The BBC Wildlife Magazine put together a panel of judges to name greatest zoological discoveries of all time. OK, its an opinion piece by a couple of knowledgeable folks and is not in any way a definitive scientific ranking, but then any such list can only ever be subjective, after all, how do you ever come up with a precise definition for “greatest” that everybody can agree upon. For some, its may simply be the coolest, for others it might include the discoveries that radically altered our understanding, or perhaps it could simply be those that had the greatest impact upon the public understanding. Nope, its not a serious list, but rather is a bit of reflective fun that can be used to generate a bit of friendly chatter as folks debate what should or should not be in such a list.
So here is their list. Are these the items you would include? What would you leave out and what has been missed that needs to be here in the top 10 list:
10) Tool use by chimps
In 1960, Jane Goodall discovered that chimps in Gombe Stream National Park in Tanzania stripped leaves from twigs and inserted them into termite mounts to fish for grubs. The discovery challenged anthropologists’ description of humankind as “man the toolmaker”.
9) Symbiosis in coral
What we call coral is the hard shells of animals called polyps. But these marine creatures would die were it not for a symbiotic relationship with photosynthesising algae called zooxanthellae. The algae take up residence inside the polyps, trading the products of photosynthesis for a safe haven.
8) How the giant squid hunts
The giant squid is the largest invertebrate on the planet, but lives at such inaccessible depths that little was known of its behaviour in the wild. In 2004, Japanese scientists Tsunemi Kubodera and Kyoichi Mori lowered a bait-laden video camera 900 metres under the sea and snapped around 50 images of the beast in action. The footage showed the squid lunging, tentacles first, out of the gloom.
7) Migration routes
Modern tagging techniques have provided researchers with detailed knowledge of where birds migrate to with the change of the seasons, but for thousands of years their whereabouts was shrouded in mystery. Outlandish speculations ranged from the birds hibernating at the bottom of ponds, flapping up to the moon, or simply staying put but morphing into new species.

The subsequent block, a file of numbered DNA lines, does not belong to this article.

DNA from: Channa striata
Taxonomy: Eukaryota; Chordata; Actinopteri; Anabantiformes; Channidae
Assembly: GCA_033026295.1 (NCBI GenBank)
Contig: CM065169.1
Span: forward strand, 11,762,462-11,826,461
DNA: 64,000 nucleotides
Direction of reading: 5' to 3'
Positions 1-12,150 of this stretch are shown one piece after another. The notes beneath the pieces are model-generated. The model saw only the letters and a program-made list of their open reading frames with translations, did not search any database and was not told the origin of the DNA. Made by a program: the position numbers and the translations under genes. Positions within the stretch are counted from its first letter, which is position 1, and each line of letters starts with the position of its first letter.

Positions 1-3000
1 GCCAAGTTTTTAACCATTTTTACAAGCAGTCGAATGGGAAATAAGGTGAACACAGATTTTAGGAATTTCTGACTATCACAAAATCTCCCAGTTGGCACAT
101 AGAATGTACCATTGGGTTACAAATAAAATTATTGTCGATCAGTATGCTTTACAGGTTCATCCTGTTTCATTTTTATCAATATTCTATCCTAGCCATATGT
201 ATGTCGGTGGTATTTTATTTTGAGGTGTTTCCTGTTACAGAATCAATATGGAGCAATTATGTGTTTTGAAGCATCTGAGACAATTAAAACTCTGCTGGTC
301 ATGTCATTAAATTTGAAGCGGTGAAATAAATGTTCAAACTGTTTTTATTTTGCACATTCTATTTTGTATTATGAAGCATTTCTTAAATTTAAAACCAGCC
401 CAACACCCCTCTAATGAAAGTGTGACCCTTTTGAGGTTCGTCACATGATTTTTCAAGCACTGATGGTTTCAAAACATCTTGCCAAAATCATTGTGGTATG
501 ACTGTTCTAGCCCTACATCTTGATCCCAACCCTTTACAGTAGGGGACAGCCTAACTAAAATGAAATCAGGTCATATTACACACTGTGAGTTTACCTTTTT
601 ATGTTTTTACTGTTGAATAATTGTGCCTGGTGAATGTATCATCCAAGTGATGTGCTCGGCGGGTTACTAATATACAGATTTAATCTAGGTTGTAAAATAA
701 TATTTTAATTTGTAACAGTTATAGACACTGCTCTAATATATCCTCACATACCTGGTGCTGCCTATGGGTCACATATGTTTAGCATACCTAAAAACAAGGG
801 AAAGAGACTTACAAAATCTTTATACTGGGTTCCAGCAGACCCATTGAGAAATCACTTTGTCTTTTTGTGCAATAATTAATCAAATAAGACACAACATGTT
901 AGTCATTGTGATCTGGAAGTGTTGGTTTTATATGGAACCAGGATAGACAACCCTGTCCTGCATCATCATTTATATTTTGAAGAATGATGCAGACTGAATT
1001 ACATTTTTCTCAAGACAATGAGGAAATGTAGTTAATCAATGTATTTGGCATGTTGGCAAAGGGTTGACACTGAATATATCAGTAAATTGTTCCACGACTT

6) Mendelian inheritance
It took the patience and perseverance of Gregor Mendel, a 19th century monk, to discover that traits were passed on from one generation to the next. Mendel, who grew thousands of pea plants and painstakingly observed their inherited characteristics, showed that each new generation received “elements” from both of its parents, and that some were recessive and others dominant, thereby laying the foundations of genetic inheritance.
5) Death of the dodo
The extinction of the dodo stands as the most striking example of the human impact on wildlife. The last of its kind were alive in the late 17th or early 18th century.
4) Hydrothermal vents
The discovery of marine creatures living around geothermally heated water that gushed from cracks in the seabed overturned the notion that sunlight sustained all life on Earth.
The process by which plants use sunlight to convert carbon dioxide and water into sugars and oxygen underpins most of life on Earth. It is hard to credit any one researcher with the discovery, though key findings were made by the Dutchman Jan Ingenhousz in 1779, who revealed the crucial role of sunlight in driving the process.
2) Microscopic life
The 17th century Dutch scientist Antonie Philips van Leeuwenhoek made some of the best microscopes of his time, using them to discover microorganisms, or “animalcules”. His work led to dramatic re-evaluations of the causes of disease and improvements in hygiene.
1) Transitional species
The most impressive breakthough of all, according to the judges, was the discovery of the fossilised remains of Archaeopteryx, a creature that shares some features with ancient reptiles and others with modern birds. The transitional species – often misleadingly called a missing link – lived around 150 million years ago and had wings and feathers, but also claws, teeth and a long, bony tail. More than any other discovery, Archaeopteryx helped drive the idea of evolution into the public consciousness.
Well, I did warn you it was a very subjective list, an immediate reaction might be, “Where is Lucy?”, “What about a T-Rex that is so beloved by so many?”, or a thousand other similar questions? But it does not really matter of course, instead its best to stand back and marvel at the list, but at the same time to also ponder the thought that it only scratches the surface because there is so much more out there that is just as amazing if not more so.
Ian Sample blogged about it on the Guardian yesterday, to read that you can click here.